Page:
Can you describe exactly what moved?
Unfortunatelly my CnC was working fine milling wood so decided to cut aluminum ... and ....... went too deep at first cut.....
Let's just says now I have to take whole gantry apart and re-align it.
would be nice if it is solid piece so you don't have to wory about screws that can get loose ( well not loose but parts can still twist under preassure) ... and move parts.
will see if I can post some pics later
Can you describe exactly what moved?
The Carriage block went out of alignment ( not square anymore) ..... working on it to make it square again.
and actually I was using lock washers a lock nuts.
sounds like same issue I ran into, I posted in another thread I am building the carriage from a solid piece but this is close to impossible to do without a mill. This would be too much to attempt with handtools besides not cheap if you make a mistake. A chunk of aluminum that size costs about $250. Will post pics once I start machining the new carriage.
i think bob should offer a solution , may be a cross beam?
Don't get me wrong.I am suggesting a solution and hoping that bob will tell if solution is right or some Better solution as we know he know machine in and out.
What is Fault in cross beam.it can be attach to back by bolts that attch the berrings.
I think bob should offer a lot of things...i think bob should offer a solution , may be a cross beam?
First we need to asses if there is actually a problem that needs a solution. It sounds like the problem that billj had was related to the threadlocker not allowing the nuts to be tightened enough, and once a set of studs/bolts with adequate tightness were in place things were OK. And it sounds like fastpcuser ran into the problem when taking a really heavy cut in aluminum.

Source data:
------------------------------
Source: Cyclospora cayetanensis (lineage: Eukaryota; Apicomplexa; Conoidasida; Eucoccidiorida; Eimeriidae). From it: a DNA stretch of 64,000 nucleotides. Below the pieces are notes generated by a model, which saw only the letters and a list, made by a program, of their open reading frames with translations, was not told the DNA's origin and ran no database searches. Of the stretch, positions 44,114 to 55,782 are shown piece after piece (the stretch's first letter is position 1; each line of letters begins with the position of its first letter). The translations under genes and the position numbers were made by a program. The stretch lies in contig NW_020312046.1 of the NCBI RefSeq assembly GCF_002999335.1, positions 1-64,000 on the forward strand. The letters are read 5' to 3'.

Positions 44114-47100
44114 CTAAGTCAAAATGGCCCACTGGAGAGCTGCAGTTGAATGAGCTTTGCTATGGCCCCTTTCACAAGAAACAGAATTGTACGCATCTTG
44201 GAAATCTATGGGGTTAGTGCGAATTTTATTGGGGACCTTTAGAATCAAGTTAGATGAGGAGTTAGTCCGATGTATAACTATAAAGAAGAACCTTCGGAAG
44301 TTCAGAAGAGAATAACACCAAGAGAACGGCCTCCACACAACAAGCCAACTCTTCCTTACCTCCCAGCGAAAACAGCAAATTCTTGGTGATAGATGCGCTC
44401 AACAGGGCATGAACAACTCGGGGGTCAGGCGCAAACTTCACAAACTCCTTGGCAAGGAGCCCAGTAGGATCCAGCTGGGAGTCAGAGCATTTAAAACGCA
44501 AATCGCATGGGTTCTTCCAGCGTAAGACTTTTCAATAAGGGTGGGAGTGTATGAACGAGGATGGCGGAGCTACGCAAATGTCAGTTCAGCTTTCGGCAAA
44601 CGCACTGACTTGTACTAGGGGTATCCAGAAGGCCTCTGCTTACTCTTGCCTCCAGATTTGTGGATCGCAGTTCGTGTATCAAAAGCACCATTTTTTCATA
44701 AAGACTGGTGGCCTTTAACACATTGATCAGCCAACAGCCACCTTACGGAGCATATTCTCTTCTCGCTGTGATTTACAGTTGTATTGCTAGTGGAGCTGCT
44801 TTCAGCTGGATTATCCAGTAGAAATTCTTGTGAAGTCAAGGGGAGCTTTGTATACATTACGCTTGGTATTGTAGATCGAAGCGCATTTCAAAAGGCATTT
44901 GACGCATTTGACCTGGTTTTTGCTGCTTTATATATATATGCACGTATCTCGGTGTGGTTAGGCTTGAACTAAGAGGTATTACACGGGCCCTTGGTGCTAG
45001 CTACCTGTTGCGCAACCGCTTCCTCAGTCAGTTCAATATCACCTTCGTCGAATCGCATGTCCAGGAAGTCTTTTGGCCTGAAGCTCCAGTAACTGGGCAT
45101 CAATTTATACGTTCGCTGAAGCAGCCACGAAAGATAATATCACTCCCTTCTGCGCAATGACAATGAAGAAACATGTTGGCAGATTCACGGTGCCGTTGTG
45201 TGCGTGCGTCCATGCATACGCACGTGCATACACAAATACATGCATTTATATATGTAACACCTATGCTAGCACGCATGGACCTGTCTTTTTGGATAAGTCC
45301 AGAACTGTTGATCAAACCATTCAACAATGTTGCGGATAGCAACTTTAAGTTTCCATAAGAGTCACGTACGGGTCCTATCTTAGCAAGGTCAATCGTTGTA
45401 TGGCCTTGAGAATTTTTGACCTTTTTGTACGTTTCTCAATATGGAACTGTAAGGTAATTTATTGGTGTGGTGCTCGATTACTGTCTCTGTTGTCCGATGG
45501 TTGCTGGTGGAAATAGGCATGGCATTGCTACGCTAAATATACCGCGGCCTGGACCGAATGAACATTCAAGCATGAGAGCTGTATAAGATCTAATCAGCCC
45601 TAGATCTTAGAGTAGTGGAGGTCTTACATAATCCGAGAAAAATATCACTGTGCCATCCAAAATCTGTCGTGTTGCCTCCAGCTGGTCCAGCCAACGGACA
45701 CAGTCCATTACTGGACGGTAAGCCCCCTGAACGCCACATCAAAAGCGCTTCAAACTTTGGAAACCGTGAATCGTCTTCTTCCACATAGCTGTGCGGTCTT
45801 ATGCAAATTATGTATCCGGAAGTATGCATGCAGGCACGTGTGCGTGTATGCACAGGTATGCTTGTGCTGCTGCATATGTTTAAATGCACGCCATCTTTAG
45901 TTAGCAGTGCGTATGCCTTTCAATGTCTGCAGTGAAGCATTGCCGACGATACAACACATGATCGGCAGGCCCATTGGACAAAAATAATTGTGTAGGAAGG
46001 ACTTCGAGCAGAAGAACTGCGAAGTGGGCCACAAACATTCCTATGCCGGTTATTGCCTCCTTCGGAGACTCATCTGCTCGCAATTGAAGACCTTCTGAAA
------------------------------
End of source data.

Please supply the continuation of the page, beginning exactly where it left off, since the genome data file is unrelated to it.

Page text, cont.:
My sense is that the issue is simply one of making sure there is an adequate way of getting those four studs tight enough. Those four points are clamped moment connections that rely on the friction of the parts being bolted tightly together. So I've decided to empirically test this joint. I just ordered some aluminum stock to test exactly how many lb/ft of torque it requires to cause slippage of this type of joint. I'm planning on using two lengths of 3/4" square aluminum bar stock. I am going to put a 1/4" stud in one, a spacer as per the plans, and then a second bar oriented perpendicularly. That second bar will have some length to it. I'm going to clamp the first bar securely in a bench vise and apply a measurable force to the second one to see how much it takes to move the joint. I'll use a torque wrench to tighten down the nut that is on the stud so I can relate tightness of the nut to joint movement. I might test a few different variations of this- different stud diameters, bolt vs. stud, threaded vs. unthreaded spacer, etc. If this reveals that it takes less force than I am imagining to move the joint, then I'll come up with a solution. Ideally,one that can be retrofitted to any existing machines.